Here there is a receptivity in your responses that is impossible to men, though I shall try occasionally to imitate it.
YURIKO. She told me a lot last night.
AKIKO MIWA. So she was at your place?
YURIKO. Yes. She told me you're going to remarry.
AKIKO MIWA. Not you too!
YURIKO. I called her a baby for getting so upset. I'm sure you have your reasons.
AKIKO MIWA. I suppose I do.
YURIKO. She's being unfair. She thinks about herself, then criticizes you. I told her so. She wouldn't even talk to me at work today. That's why I've come. To tell you the truth, I think she's crazy.
AKIKO MIWA. Why?
YURIKO. If I were her, I'd be eager to see you remarry.
AKIKO MIWA. Really? Why?
YURIKO. I know it sounds bad, but then I could marry without worrying about you.
AKIKO MIWA. Maybe you're right.
YURIKO. Sure! Who wouldn't think the same thing? Only Ayako. She's overly sentimental.
AKIKO MIWA. So you mean . . . I'm a burden?
YURIKO. Of course not. Well, maybe just a bit. Tell me, would you feel lonely?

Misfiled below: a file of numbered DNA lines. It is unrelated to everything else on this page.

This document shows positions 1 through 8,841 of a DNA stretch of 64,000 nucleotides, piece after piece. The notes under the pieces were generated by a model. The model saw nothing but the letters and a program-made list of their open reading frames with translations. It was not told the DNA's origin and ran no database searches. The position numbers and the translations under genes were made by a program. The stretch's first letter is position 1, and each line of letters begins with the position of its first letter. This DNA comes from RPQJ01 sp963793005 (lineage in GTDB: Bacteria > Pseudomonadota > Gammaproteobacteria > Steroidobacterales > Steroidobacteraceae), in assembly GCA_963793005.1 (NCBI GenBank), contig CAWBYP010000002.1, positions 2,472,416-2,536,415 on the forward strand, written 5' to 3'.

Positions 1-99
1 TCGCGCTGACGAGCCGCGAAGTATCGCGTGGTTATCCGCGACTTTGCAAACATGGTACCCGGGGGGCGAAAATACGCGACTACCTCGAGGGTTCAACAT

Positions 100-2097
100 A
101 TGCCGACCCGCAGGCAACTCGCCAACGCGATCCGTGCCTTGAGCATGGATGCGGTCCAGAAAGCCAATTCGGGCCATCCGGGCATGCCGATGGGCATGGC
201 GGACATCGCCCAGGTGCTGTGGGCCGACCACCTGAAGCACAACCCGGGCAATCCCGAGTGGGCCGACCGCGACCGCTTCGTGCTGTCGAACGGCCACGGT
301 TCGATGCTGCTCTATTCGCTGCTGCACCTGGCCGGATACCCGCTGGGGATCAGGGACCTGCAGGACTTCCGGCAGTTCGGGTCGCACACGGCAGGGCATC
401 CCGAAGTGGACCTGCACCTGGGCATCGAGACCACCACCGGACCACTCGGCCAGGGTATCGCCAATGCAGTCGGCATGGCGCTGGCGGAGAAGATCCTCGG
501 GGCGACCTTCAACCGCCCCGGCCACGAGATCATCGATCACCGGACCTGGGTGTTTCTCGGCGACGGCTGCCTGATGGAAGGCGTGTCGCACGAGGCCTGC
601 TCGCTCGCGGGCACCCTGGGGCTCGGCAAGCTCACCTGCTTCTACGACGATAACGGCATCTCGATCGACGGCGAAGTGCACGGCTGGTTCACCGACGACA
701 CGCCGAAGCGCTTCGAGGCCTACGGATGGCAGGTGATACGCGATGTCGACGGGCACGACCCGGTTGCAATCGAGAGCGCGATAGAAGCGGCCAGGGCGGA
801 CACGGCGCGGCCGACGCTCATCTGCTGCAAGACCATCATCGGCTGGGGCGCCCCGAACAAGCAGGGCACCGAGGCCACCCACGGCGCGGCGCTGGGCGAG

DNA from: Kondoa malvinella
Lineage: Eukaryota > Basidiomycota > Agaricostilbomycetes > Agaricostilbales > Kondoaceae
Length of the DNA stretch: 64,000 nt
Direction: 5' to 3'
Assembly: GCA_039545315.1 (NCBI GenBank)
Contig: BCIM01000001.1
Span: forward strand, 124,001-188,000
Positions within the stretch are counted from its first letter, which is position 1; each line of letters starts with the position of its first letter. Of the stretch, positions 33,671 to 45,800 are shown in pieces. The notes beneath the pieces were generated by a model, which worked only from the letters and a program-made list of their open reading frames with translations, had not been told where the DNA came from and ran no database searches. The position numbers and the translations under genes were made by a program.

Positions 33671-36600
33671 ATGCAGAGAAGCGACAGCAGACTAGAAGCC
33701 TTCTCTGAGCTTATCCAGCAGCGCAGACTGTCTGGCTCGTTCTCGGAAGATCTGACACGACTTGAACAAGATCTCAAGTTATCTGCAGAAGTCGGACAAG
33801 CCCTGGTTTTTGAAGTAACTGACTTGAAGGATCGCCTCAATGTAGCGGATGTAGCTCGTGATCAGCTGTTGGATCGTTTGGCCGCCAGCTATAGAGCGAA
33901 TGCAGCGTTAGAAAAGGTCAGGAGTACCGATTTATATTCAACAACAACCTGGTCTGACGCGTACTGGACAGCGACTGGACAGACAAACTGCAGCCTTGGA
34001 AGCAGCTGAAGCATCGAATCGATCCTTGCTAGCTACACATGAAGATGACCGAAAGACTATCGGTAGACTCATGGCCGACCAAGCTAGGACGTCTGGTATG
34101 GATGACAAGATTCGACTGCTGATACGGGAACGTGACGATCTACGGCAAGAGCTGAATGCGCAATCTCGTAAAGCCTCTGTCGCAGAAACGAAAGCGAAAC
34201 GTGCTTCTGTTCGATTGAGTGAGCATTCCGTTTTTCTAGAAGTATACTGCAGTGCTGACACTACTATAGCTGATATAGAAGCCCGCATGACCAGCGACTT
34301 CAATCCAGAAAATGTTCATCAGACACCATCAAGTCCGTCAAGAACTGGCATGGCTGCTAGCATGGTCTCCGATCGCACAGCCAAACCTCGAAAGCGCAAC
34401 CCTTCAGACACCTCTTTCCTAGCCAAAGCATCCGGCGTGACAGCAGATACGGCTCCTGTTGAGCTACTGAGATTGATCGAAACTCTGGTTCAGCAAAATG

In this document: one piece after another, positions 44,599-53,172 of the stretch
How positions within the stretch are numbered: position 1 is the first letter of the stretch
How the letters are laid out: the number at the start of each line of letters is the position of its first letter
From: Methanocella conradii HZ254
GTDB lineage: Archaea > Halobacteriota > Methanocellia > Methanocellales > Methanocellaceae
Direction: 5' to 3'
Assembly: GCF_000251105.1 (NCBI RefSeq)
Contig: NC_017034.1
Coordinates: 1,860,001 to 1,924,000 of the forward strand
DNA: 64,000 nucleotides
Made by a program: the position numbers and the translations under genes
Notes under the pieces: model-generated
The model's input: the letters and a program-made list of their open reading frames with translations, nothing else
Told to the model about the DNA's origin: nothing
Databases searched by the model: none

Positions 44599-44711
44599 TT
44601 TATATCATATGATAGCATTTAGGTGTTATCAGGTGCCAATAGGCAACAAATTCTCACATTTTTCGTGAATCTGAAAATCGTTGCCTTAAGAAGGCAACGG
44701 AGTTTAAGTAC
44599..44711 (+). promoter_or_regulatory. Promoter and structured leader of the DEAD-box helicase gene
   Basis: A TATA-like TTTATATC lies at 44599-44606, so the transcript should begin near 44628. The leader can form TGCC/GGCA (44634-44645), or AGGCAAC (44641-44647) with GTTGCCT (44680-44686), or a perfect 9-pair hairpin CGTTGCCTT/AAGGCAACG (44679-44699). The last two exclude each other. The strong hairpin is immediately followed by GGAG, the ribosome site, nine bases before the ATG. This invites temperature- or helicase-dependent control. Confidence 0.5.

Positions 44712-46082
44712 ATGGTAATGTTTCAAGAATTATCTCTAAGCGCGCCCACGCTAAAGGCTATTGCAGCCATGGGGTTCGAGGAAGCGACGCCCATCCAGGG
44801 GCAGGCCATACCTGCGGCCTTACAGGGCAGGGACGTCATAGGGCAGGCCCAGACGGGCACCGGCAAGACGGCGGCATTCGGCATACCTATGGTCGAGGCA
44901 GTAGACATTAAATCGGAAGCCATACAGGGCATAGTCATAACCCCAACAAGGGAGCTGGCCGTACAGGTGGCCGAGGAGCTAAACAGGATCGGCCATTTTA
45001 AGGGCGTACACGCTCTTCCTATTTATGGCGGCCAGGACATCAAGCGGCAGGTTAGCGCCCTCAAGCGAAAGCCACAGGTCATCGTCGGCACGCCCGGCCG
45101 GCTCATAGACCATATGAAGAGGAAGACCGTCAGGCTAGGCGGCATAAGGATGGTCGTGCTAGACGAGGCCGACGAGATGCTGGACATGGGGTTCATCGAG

AKIKO MIWA. That can't be helped. I'd endure it just to see her happy.
YURIKO. I'm impressed! You're so much easier to talk to. But you have to remarry, or Ayako won't marry either.
AKIKO MIWA. You think so?
YURIKO. I do. She said as much. If you get married I think she will too.
AKIKO MIWA. She's so much trouble.
YURIKO. She really is. What's she all upset about? Isn't it perfect?
AKIKO MIWA. What?
[In The Courtier], one soon notices that two of the characters, Gaspar and Octavian, are declared enemies of women and that they are steadily refuted by the rest. The majority opinion is that women are equal to men in understanding, virtue, and ability, including at times physical prowess. They are shown to be great rulers, poets, and conversationalists. Two of the four women in the dialogue are the moderators, and their decisions show them to be as well informed as the men about the topics being discussed. That (still in this portrayal) women's wish to preserve tenderness in their conduct may lead them to use different ways of doing what men do is true, but the result is nonetheless excellent. Men, although benefiting from women's civilizing influence, should not lose through refinement the robust aggressive qualities they are born with and need for their special tasks. — Jacques Barzun, From Dawn to Decadence, 2000, p. 85.Was it Barzun's or Castiglione's genius that put conversation with ruling and poetry-writing as accomplishments? In Ozu's films, the women are (invariably?) superior to the men.